6.2 Assumptions for the scalability model . 65
6.3 Approximation error for the simple scalability scenario 66
6.4 Optimal receptive field volume and population size 68
6.5 Empirical validation of the scalability theory . 70
6.6 A linear function poses a checkerboard problem for XCSF 71
6.7 Appropriate representations reduce problem complexity . 72XIV List of Figures
6.8 Schematic of a guided mutation . 74
6.9 Benchmark functions for guided XCSF . 78
6.10 Guided XCSF on the 6D sine 79
6.11 Guided XCSF on the 10D sine . 80
6.12 Guided XCSF on 10D crossed ridge function 81
6.13 The optimal guidance probability depends on the problem 82
7.1 Schematic of a planar, two joint arm 88
7.2 Illustration of velocity forward kinematics . 90
7.3 Illustration of redundant joint configurations . 90
7.4 Illustration of a singular configuration . 91
7.5 The singular value decomposition 93
7.6 Different strategies to handle singularities 95
7.7 A velocity profile . 99
7.8 Deadlocks . 100
8.1 Context and prediction input can be separated 103
8.2 The complete learning and control framework . 106
8.3 Schematic of the simulated, anthropomorphic arm 107
8.4 Task generation 109
8.5 Static linear model for inverse kinematic control . 113
8.6 Dynamic linear model for control 114
8.7 RBFN control performance . 116
8.8 XCSF control performance 117
8.9 LWPR control performance . 118
8.10 The effect of secondary constraints . 119
8.11 Performance for the egocentric task space representation . 121
8.12 Pareto ranking for kinematic control performance . 122
9.1 The iCub robot 126
9.2 Different coordinate systems for iCub vision 127
9.3 Stereo camera projection . 128
9.4 The modified control loop for the iCub robot . 132
9.5 Control performance for the iCub robot with vision 133
9.6 Task space trajectories on the asterisk task 134List of Algorithms
4.1 Matching and covering 43
4.2 Weighted Prediction 44
4.3 Local updates of matching receptive fields 46
4.4 Selection, reproduction, crossover, and mutation 46
4.5 Deletion via roulette wheel selection . 49
6.1 Guided mutation 76
Glossary
ANN Artificial Neural Network. 21, 22, 27, 138
control space The space of control commands, e.g. torques or joint
velocities. 3, 89, 90, 92, 93, 96, 97, 99, 102, 104–109,
115–120, 122, 132
DoF Degrees of Freedom. 3, 7, 8, 87, 89–92, 101, 102, 104,
107, 108, 110, 111, 113, 115, 117, 118, 122, 139
FA Function Approximation. 6, 11–13, 21, 26–28, 41, 77,
101, 102, 106, 107, 131, 137, 138, 142
forward kinematics A mapping from joint configuration to task space location. XVII, 88, 89, 92, 101, 102, 106, 107, 110–112,
114, 115, 117, 118, 122, 125, 132, 140
GA Genetic Algorithm. 26, 29, 41, 42, 45, 46, 48–50, 52,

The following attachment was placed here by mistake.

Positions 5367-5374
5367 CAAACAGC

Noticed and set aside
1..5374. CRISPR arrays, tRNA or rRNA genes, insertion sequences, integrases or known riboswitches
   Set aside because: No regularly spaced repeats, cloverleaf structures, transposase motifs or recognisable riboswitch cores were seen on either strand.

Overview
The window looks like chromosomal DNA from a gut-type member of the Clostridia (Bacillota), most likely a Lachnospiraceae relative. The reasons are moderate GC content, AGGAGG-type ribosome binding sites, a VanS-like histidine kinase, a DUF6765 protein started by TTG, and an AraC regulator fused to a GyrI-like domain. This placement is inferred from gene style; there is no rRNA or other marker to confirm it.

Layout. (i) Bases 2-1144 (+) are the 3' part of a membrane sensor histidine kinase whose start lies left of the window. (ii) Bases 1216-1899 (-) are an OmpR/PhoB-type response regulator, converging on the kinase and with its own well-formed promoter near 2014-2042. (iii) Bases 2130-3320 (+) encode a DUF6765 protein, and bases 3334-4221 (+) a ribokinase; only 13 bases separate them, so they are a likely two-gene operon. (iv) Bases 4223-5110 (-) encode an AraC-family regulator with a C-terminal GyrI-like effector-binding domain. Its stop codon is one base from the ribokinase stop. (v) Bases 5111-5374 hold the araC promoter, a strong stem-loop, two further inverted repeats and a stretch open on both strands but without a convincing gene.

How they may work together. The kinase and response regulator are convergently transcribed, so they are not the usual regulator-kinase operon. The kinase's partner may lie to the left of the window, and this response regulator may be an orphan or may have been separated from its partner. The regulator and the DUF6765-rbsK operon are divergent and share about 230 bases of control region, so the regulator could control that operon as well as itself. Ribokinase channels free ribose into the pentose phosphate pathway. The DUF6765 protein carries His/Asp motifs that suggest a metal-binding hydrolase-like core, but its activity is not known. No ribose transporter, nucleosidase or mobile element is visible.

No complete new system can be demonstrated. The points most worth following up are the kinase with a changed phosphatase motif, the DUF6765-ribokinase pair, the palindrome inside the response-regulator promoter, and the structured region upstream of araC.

58–64, 68, 69, 72, 73, 77–82, 101, 104, 115, 116
GPR Gaussian Process Regression. 19, 20, 23, 24, 27, 30,
31
iCub iCub is a humanoid robot. 1, 4, 8, 125, 126, 128–133,
140, 143
inverse kinematics Inversion of the forward kinematics. 88, 92, 96, 97,
130, 142
Jacobian A joint configuration dependent matrix that specifies
the effect of joint angle changes on task space state.
89–93, 96, 97, 99–106, 108, 111–113, 130, 131
kernel is a positive semi-definite matrix that defines a distance metric. 19, 21–38, 41, 43, 46, 47, 49, 51, 53,
63, 78, 82, 103, 120, 138XVIII Glossary
kinematic chain A number of rigid bodies connected with rotational
or translational joints. 2–5, 7, 27, 87–89, 105, 106,
111, 127
LCS Learning Classifier System. 41, 138, 143
LWPR Locally Weighted Projection Regression. 8, 25, 26,
28–30, 36, 53, 64, 69, 71, 72, 101, 102, 104–106, 110,
111, 114, 117, 118, 121–123, 138–141
MAE Mean Absolute Error. 12, 13, 61
ML Machine Learning. 1, 6, 28, 57, 137
MSE Mean Squared Error. 13, 23
nullspace The space of vectors mapped to zero by a matrix.
90–94, 96–98, 118, 142
OLS Ordinary Least Squares. 14, 15, 20, 22, 23, 92
PLS Partial Least Squares. 25
Pseudoinverse also known as Moore-Penrose matrix, denotes the
closest solution to a matrix inversion when an exact
solution is not possible. 14, 23, 92, 94–97
range The space spanned by all possible linear combinations of the matrix columns. 93
RBFN Radial Basis Function Network. 8, 21–25, 27–30, 36,
37, 41, 53, 64, 69, 71, 72, 83, 101–106, 110, 111, 114–
117, 121–123, 138–141, 143
reprojection Reconstruction of 3D object location from two camera images. 127, 129, 130
RF Receptive Field. 41–53, 57–69, 71–80, 82, 83, 101,
103, 104, 110, 111, 114–117, 120, 121, 132–134, 139–
141, 143
RLS Recursive Least Squares. 15–17, 25–27, 36, 43, 104,
111–116
RMSE Root Mean Squared Error. 13, 15, 38Glossary XIX
subsumption Accurate receptive fields may subsume other more
specific receptive fields to foster generalization. 50,
52, 53, 58
SVD Singular Value Decomposition. 75, 92, 93, 96, 97, 99,
141
task space The space where tasks are defined, e.g. Cartesian
location of the end effector. 3, 5, 89–94, 96–99, 102,
104–112, 115, 118–122, 125, 126, 129–132, 139, 140,
142, 143
XCS Accuracy based Learning Classifier System introduced by S. Wilson, sometimes called eXtended
Learning Classifier System. 41, 50, 52, 57, 58
XCSF Function approximation mode of XCS.